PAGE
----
Creative Arts, Human Rights and Peace Symposium
Presented by Smashing Times at Island Arts Centre, Lisburn
Supported by the Department of Foreign Affairs and Trade Reconciliation Fund and Co-Operation with Northern Ireland Funding Scheme, Department of Culture Heritage and the Gaeltacht
Event: Creative Arts, Human Rights and Peace Symposium
Where: Island Arts Centre, Lagan Valley Island, Lisburn, BT27 4RL (map)
Date: Thursday 17 October 2019
Cost: FREE (but register through link below)
Smashing Times are delighted to present a Creative Arts, Human Rights and Peace Symposium at the Island Arts Centre in Northern Ireland to celebrate the role of the arts in promoting equality, human rights and positive community relations. The symposium takes place on Thursday 17 October 2019, 10am-4pm, at the Island Arts Centre, Lisburn, Co Antrim. Tickets are available via Eventbrite here.
The symposium features a performance of At Summer’s End by Féilim James, from The Woman is Present: Women’s Stories of WWII and a film screening taken from the television documentary Stories from the Shadows directed by Mary Moynihan and Mark Quinn, produced by Smashing Times and High Wire.
At Summer’s End is a dramatic monologue told from the perspective of the only female Jewish Irish citizen known to have been murdered in the Holocaust. Her name was Ettie Steinberg. We learn how at a young age her family left Eastern Europe for Dublin, before love led her away to the European mainland. This by turns, tender and harrowing portrait of love, loss and the brutality of war, tells one ordinary woman’s extraordinary, and often forgotten, story. At Summer’s End is performed by Carla Ryan, directed by Dr Eric Weitz, and produced by Mary Moynihan and Freda Manweiler, Smashing Times International Centre for the Arts and Equality. With special thanks to Europe for Citizens programme of the European Union and the Department of Foreign Affairs and Trade Reconciliation Fund.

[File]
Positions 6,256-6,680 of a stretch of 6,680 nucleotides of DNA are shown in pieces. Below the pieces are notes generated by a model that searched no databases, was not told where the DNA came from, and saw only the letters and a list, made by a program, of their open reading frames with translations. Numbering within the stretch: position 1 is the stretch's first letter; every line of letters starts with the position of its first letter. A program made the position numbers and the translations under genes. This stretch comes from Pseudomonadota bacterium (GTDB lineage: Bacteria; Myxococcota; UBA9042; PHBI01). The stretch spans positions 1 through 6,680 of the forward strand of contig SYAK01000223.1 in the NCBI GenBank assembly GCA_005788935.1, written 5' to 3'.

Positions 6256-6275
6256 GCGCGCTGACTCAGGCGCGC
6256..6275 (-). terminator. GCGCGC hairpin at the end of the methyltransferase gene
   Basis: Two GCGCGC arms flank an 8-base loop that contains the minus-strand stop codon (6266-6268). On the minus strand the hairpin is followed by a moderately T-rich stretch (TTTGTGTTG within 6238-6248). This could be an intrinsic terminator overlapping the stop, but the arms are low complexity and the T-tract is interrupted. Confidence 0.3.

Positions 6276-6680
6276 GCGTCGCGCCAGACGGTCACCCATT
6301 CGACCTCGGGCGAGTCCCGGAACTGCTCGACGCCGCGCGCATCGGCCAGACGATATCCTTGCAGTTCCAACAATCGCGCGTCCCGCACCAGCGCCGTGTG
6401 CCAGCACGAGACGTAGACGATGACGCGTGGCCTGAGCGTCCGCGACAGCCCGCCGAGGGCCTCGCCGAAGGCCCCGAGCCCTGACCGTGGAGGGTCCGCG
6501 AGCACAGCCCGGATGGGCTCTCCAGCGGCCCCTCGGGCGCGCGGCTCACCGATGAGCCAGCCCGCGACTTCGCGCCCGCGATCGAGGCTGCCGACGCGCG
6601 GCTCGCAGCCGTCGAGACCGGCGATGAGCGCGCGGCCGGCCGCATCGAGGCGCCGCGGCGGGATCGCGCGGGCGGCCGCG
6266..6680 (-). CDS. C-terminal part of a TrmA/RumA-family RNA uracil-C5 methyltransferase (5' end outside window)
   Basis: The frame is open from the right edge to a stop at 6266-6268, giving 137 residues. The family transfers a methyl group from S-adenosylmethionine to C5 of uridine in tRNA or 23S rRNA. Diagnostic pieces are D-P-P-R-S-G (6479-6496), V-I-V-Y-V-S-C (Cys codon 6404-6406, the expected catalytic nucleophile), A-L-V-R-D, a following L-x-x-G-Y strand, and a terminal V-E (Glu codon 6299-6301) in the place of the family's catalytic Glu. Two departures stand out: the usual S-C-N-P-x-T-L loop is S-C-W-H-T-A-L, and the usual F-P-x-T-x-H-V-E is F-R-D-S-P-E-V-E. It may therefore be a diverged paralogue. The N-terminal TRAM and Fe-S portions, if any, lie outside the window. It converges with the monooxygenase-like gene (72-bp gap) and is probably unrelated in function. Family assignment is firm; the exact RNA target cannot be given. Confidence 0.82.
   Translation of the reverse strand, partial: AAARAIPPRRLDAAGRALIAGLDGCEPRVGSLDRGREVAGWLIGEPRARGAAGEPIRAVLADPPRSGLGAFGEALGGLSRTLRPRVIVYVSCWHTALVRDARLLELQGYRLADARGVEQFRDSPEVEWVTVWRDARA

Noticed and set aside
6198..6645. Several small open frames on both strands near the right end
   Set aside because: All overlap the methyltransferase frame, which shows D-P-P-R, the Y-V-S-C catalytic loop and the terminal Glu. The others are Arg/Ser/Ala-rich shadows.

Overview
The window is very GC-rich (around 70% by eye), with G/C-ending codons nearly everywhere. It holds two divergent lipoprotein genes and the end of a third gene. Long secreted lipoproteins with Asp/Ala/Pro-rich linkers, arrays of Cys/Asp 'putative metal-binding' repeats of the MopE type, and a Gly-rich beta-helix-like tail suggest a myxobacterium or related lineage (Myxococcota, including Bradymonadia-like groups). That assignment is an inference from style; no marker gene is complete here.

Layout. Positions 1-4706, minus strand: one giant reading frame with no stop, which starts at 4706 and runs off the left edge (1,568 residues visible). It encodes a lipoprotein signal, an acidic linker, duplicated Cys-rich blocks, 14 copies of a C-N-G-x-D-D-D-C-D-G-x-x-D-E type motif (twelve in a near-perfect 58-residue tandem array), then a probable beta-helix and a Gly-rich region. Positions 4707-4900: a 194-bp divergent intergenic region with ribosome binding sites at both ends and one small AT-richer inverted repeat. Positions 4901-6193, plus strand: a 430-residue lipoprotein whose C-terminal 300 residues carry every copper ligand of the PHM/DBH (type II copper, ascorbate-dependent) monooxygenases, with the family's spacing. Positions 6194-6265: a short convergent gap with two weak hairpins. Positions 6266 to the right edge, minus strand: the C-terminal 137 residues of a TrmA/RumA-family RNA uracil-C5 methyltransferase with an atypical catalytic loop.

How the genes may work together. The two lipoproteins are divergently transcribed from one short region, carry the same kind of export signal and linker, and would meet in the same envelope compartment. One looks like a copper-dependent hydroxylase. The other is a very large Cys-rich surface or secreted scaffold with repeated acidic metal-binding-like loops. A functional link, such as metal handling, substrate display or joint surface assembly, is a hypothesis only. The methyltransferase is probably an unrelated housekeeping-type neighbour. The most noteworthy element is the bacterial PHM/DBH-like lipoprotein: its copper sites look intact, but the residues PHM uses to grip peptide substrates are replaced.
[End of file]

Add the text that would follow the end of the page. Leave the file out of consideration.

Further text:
Stories from the Shadows is a television documentary directed by Mary Moynihan and Mark Quinn. The documentary showcases The Memory Project, an arts-based programme conducted by Smashing Times in Northern Ireland and in the border areas of the Republic of Ireland over the course of two years. The Memory Project used storytelling workshops, performances and post-show panel discussions to promote peace building and reconciliation. In the documentary we hear the voices and stories of those affected by The Troubles as well as the experiences of artists and facilitators from Smashing Times who engaged with young people and adults, using creative processes to explore a legacy of conflict and ways forward for a peaceful future for all. Themes in this fascinating and powerful documentary include empowerment, transformation and the telling of untold stories, through engaging, provocative and emotional theatre.
The aim of the symposium is to bring diverse communities together from a cross-border and inter-community perspective to explore how to acknowledge the experiences of diverse groups in a post-conflict society, and ways forward for building a sustained peace and a shared future based on equality for all. In addition to the performance and film screening, the symposium features workshops and presentations with artists and guest speakers Dr Stephen Herron, William Caughey and Fiona Bawn Thompson.